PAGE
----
DUMBARTON OAKS PRE-COLUMBIAN SYMPOSIA AND COLLOQUIA
Cover: Smoke, Flames, and the Human Body in Mesoamerican Ritual Practice, from Harvard University PressCover: Smoke, Flames, and the Human Body in Mesoamerican Ritual Practice in HARDCOVER

Smoke, Flames, and the Human Body in Mesoamerican Ritual Practice

Add to Cart

Product Details

HARDCOVER

$75.00 • £60.95 • €67.50

ISBN 9780884024262

Publication Date: 06/04/2018

Text

480 pages

8-1/2 x 11 inches

22 color illustrations, 170 halftones, 47 line illustrations, 3 maps, 7 tables

Dumbarton Oaks Research Library and Collection > Dumbarton Oaks Pre-Columbian Symposia and Colloquia

World

Epitomizing the radiating sun and perpetuating the cycles of life and time, fire was—and continues to be—a central force in the Mesoamerican cosmos. Mesoamericans understood heat and flames as animate forces that signified strength and vitality; the most powerful of individuals were embodied with immense heat. Moreover, fire was transformative: it was a means to destroy offerings as well as to transport offerings to otherworldly places. The importance of heat and flames is evident in a spectrum of ritual practices, ranging from the use of sweat baths to the burning of offerings. Human bodies were among the most valuable resources heated or consumed by fire.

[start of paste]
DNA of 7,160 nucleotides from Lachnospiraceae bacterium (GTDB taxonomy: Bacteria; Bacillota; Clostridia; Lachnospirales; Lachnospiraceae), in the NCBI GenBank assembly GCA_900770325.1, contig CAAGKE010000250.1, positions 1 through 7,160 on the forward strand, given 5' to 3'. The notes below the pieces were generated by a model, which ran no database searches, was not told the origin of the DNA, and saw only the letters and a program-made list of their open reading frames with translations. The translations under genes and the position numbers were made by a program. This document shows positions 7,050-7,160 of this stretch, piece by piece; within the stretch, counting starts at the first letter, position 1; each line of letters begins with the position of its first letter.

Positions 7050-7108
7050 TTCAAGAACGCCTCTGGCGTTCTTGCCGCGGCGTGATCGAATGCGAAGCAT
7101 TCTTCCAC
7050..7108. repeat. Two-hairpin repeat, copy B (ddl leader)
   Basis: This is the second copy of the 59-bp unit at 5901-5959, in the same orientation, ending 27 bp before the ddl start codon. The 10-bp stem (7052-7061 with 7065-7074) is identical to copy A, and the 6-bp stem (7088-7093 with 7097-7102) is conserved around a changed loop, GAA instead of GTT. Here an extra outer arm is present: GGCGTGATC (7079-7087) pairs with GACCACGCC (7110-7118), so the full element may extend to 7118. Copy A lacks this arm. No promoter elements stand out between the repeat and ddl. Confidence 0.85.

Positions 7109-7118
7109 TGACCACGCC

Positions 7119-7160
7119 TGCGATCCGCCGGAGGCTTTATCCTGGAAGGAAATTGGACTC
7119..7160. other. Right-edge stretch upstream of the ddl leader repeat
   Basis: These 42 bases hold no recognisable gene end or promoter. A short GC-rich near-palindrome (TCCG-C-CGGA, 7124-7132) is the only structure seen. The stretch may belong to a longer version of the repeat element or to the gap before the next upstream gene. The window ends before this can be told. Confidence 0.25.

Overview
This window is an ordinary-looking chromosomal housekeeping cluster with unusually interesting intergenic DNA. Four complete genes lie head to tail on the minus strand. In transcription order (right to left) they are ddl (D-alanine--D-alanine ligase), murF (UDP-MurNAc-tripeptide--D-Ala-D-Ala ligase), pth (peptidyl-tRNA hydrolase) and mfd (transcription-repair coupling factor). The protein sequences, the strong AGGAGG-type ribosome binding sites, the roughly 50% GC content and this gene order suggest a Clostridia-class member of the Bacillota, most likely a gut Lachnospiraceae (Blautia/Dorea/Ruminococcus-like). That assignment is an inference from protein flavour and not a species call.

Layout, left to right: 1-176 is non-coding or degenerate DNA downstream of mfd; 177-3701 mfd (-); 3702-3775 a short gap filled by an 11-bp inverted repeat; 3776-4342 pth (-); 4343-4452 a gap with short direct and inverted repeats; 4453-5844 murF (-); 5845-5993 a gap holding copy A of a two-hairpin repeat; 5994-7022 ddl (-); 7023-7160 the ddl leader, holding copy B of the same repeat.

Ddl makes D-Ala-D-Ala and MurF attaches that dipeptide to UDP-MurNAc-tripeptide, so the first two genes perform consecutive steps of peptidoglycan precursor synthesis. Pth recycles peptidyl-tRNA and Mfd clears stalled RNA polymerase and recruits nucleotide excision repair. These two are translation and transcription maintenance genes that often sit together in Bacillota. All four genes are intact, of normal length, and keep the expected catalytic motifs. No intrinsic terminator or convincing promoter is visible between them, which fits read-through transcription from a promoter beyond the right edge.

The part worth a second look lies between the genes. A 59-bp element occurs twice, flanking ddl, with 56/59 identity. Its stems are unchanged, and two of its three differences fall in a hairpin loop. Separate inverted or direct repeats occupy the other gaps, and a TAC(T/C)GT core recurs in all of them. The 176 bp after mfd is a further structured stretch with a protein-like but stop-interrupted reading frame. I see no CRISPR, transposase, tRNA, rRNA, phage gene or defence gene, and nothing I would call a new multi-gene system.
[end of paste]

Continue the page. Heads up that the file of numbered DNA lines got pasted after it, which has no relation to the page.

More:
This volume addresses the traditions, circumstances, and practices that involved the burning of bodies and bone, to move toward a better understanding of the ideologies behind these acts. It brings together scholars working across Mesoamerica who approach these dual themes (fire and the body) with different methodologies and interdisciplinary lenses. Each contributor illuminates the deeper levels of Mesoamerican ritual practice in light of these themes, while highlighting what is unique to each of the societies that shared Mesoamerican territories.

Recent News

From Our Blog

Photo of Lucia Jacobs as a child sitting next to Oaky

How to Plant a Forest

For this week’s University Press Week Blog Tour, Lucia Jacobs offers us a glimpse of environmental stewardship as seen through the activities of the ubiquitous squirrel, a species native to the Americas, Africa, and Eurasia from the Eocene Epoch onward. Lucia Jacobs is Professor of Psychology and Neuroscience at the

‘manifold glories of classical Greek and Latin’

The digital Loeb Classical Library (loebclassics.com) extends the founding mission of James Loeb with an interconnected, fully searchable, perpetually growing virtual library of all that is important in Greek and Latin literature.